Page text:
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We are made of stars. *Carl Sagan

Look around you. Everything you see is made up of something called atoms. Everything in your house is made up of atoms. Everything outside of your house is made up of atoms. Your city is made up of atoms. Earth’s continents and oceans are made up of atoms. In fact, you and all living things are made of atoms which in turn make up elements. Atoms, created by the sun, other stars, and exploding supernovas in outer space make up our world. Watch Life’s Elements Seen in Supernova Remnants. Atoms take up space and have mass, but are incredibly small. When a substance, such as copper (Cu) is made entirely from one type of atom it is called an element. A compound is a substance made from two or more different elements such as water (H2O), table salt (NaCl), and chalk (CaCO3). Through chemical bonding, we establish the materials in our bodies and our natural and built environments. Atoms are the building blocks of matter.

Activity 1 – Parts of an Atom

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The building blocks of matter are atoms, but atoms are made of even smaller parts. The defining parts of all atoms are the nucleus, protons, electrons, and neutrons. Most of the atom’s weight is in the nucleus, which contains the protons and neutrons. The electrons move around the nucleus in…empty space. Protons carry a positive (+) charge. Electrons carry a negative (-) charge. Neutrons have no charge. Atoms are neutral; they have the same number of protons and electrons. Through chemical change, an atom can lose or gain electrons, making it an electrically charged particle called an **ion. If more electrons are present than protons, the object will have a **negative* charge. More protons than electrons mean that the object has a positive charge. If the number of protons and number of electrons is equal, the object has a neutral charge. Some chemical changes are dangerous. For example, sodium metal, made up of neutral sodium atoms, bursts into flame when it comes into contact with water.

Draw atoms with positive, negative, and neutral charges!

Activity 2 – Imagine An Atom

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What the world is made of has always fascinated people. From the very small to the very large, size and scale have fascinated captivated every civilization. Today we are still fascinated as we look at theories of the universe as encompassing everything large, such as Einstein’s theory of relativity, or small, such as Quantum Physics, or scientific theories that attempt to reconcile the two. Watch Powers of Ten by Rae and Charles Eames to and travel between the two scales, or take a look at Scales of the Universe or Universal Scale to see how connected everything really is and to better visualize the size of things that constitute our world.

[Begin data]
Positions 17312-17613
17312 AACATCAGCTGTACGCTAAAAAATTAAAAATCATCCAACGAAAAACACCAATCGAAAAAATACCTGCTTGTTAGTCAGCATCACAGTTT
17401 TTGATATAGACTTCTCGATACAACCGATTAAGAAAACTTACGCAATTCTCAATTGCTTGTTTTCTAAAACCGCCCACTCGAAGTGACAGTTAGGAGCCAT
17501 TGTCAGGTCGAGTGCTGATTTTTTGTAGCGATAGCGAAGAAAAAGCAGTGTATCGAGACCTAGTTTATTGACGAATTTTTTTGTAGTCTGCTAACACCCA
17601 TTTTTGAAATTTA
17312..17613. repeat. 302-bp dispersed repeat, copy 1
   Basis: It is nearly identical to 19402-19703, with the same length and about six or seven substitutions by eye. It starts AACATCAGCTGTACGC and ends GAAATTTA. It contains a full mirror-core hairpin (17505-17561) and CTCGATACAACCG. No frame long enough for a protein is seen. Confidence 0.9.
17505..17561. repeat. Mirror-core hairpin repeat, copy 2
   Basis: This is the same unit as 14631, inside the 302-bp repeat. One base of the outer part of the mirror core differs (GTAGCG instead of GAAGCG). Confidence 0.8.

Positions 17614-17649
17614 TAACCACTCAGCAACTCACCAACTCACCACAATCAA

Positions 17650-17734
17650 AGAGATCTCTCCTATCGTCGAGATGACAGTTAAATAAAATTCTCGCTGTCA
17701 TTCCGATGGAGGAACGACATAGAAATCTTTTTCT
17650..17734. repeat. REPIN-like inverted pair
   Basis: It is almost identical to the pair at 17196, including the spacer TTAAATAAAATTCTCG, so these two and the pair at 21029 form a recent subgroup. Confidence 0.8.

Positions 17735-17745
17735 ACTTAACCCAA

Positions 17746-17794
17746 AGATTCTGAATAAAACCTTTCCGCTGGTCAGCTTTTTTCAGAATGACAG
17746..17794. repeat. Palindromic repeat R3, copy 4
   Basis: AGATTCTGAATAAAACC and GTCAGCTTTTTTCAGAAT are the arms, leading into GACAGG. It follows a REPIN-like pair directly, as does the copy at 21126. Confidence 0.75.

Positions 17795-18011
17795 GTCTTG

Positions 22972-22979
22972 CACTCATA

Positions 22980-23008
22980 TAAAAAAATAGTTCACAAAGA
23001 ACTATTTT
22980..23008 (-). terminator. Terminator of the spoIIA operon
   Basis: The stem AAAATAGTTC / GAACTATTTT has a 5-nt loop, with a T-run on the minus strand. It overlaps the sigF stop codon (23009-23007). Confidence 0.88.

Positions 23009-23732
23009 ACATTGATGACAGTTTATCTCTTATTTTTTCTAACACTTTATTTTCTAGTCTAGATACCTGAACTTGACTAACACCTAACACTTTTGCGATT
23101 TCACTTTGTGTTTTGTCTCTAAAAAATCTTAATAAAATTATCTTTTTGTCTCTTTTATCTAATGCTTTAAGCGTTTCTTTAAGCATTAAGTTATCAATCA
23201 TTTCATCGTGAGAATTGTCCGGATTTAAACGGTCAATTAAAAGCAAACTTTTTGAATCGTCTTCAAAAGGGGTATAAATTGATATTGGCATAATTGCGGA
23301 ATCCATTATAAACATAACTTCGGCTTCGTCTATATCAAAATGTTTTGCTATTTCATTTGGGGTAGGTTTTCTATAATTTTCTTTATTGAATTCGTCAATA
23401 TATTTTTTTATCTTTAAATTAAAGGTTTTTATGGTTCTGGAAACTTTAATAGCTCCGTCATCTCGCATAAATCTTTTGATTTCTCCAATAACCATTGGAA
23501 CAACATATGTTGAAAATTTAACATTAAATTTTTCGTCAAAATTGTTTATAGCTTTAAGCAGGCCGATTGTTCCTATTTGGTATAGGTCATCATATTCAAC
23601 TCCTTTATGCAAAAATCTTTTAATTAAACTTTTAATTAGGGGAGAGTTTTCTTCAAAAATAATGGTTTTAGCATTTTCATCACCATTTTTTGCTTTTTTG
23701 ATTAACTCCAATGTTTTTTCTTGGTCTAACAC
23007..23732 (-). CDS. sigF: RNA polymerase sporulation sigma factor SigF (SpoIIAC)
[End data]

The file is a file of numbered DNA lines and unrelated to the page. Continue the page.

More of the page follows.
After exploring the different scaled interactives, make a drawing of things at five very different scales!

Activity 3 – The Periodic Table

Look at this interactive history of the periodic table. Find out what elements were known in year 1, or 400, or 800, 1200, 1600, 1800, and 2020. Gold, Sulfur, and carbon were elements recognized in ancient times. By the early 19th century, 47 items had been discovered. Alexandre-Emile Béguyer de Chancourtois was the first to organize the elements by atomic weight in 1862. The Russian Chemist, Dmitri Mendeleev (1834-1907), organized the parts by atomic mass but went further. He discovered that certain elements had similar properties. He arranged the elements into eight groups or columns with room for yet to be found elements. Read about Mendeleev’s discoveries.

As elements were found, the Periodic Table was created, and items were listed by the atomic number. The current table, which now includes 218 elements, continues to be based on an Atomic number. In the table, the elements are arranged into rows, called periods, in order of increasing number, and vertical columns, called groups, where the elements have similar properties. The metal elements are found on the left-hand side, and the non-metal elements are on the right. As you can see in the periodic table and in the photographic gallery, Hydrogen, the most abundant element in the universe is number 1; it has one proton per atom. Looking at the sun, we see a very bright light! We are actually looking mostly at Hydrogen. Hydrogen, while primarily found in water on earth, separates from its electrons with the sun’s heat and fuses into one helium atom. Lithium, the third element, is a lightweight metal. When did the number of known elements increase the most? Draw the periodic table as it exists today.

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